In 1972, joined and became a member of the editorial board of the journal Mawaqif. Other members included Adonis, Hisham Sharabi, and somewhat later, Palestinian national poet Mahmoud Darwish. Of this group, Khoury later remarked that it was important, but marginal to politics: "We were neither on the liberal right nor on the classical left. Intellectually speaking, we were very much linked to the Palestinian experience."
From 1975 to 1979, Khoury was editor of Shu'un Filastin (Palestinian Affairs), collaborating with Mahmoud Darwish. From 1981 to 1982, he was editorial director of Al-Karmel. From 1983 to 1990, he was editorial director of the cultural section of Al-Safir. He has been editor of Al-Mulhaq, the cultural supplement of Al-Nahar, since its revival after the end of the civil war.[when?]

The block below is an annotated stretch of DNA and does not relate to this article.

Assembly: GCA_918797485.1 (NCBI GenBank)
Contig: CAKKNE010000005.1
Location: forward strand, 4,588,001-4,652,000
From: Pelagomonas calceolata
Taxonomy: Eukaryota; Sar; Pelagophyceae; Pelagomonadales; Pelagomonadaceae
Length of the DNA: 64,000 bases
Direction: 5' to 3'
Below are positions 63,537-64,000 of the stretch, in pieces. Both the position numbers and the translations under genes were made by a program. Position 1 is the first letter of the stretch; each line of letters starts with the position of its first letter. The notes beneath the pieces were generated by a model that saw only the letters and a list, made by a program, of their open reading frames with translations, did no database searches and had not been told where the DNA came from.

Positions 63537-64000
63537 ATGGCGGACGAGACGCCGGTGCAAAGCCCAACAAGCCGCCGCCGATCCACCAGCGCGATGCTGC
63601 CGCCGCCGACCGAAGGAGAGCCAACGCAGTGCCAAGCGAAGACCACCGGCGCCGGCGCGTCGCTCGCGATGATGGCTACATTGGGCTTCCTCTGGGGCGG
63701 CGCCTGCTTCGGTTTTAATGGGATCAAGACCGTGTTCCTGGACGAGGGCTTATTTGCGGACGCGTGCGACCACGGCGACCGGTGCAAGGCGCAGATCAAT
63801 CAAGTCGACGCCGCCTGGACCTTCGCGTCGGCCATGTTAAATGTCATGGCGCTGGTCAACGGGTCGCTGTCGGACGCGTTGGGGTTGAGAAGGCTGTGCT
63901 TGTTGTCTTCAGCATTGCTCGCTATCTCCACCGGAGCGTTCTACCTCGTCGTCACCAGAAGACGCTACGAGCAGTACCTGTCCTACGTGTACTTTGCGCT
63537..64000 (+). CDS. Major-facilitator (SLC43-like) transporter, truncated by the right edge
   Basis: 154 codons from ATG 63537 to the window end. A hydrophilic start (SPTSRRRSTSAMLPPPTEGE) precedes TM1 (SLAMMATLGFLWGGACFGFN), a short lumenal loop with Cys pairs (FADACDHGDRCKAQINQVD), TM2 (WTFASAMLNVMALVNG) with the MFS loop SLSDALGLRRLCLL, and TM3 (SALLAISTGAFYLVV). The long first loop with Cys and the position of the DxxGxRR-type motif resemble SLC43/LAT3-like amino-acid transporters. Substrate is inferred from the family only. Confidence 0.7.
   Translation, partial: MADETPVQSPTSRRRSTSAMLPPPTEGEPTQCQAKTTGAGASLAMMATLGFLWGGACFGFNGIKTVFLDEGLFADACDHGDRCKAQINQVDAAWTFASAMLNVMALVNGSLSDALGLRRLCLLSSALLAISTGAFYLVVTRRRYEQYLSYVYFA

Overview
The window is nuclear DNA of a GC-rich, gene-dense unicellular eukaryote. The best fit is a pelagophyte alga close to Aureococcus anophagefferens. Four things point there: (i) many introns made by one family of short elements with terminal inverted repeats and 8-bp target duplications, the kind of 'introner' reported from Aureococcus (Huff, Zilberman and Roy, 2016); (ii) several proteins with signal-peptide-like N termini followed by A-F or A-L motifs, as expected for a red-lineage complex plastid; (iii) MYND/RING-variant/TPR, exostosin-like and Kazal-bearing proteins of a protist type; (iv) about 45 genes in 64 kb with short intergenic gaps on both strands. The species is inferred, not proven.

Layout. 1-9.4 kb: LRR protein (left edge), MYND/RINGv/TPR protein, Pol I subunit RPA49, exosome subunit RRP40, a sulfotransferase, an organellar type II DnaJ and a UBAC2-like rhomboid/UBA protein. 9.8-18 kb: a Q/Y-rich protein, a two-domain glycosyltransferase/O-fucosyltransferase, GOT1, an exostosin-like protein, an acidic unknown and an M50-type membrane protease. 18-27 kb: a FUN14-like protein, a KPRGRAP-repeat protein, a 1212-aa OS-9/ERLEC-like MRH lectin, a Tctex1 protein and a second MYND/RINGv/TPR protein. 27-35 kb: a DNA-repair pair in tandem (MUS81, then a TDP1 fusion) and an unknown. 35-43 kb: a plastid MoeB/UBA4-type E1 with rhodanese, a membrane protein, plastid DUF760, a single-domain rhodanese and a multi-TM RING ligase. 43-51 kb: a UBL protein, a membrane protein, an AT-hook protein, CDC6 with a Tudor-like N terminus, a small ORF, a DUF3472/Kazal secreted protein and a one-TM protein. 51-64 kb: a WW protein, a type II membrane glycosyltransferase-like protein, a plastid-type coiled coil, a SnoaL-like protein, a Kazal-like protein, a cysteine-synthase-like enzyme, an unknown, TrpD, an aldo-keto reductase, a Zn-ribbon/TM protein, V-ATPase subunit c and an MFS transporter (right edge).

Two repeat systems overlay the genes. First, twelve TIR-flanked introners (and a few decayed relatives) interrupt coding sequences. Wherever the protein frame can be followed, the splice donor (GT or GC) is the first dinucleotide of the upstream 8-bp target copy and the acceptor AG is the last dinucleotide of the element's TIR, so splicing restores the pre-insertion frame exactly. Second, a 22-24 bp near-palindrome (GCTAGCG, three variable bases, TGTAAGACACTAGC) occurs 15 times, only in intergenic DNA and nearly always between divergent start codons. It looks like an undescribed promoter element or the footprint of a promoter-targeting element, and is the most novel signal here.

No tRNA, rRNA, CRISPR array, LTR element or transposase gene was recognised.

Khoury published his first novel in 1975, An 'ilaqat al-da'ira. It was followed in 1977 by The Little Mountain, set during the Lebanese civil war, a conflict which Khoury initially thought would be a catalyst for progressive change. Other works include The Journey of Little Gandhi, about a rural immigrant to Beirut who lives through the events of the civil war, and Gate of the Sun (2000).
Gate of the Sun is an epic re-telling of the life of Palestinian refugees in Lebanon since the 1948 Palestinian exodus, which also addresses the ideas of memory, truth, and storytelling. The book was adapted as a film of the same name by Egyptian director Yousry Nasrallah.[when?]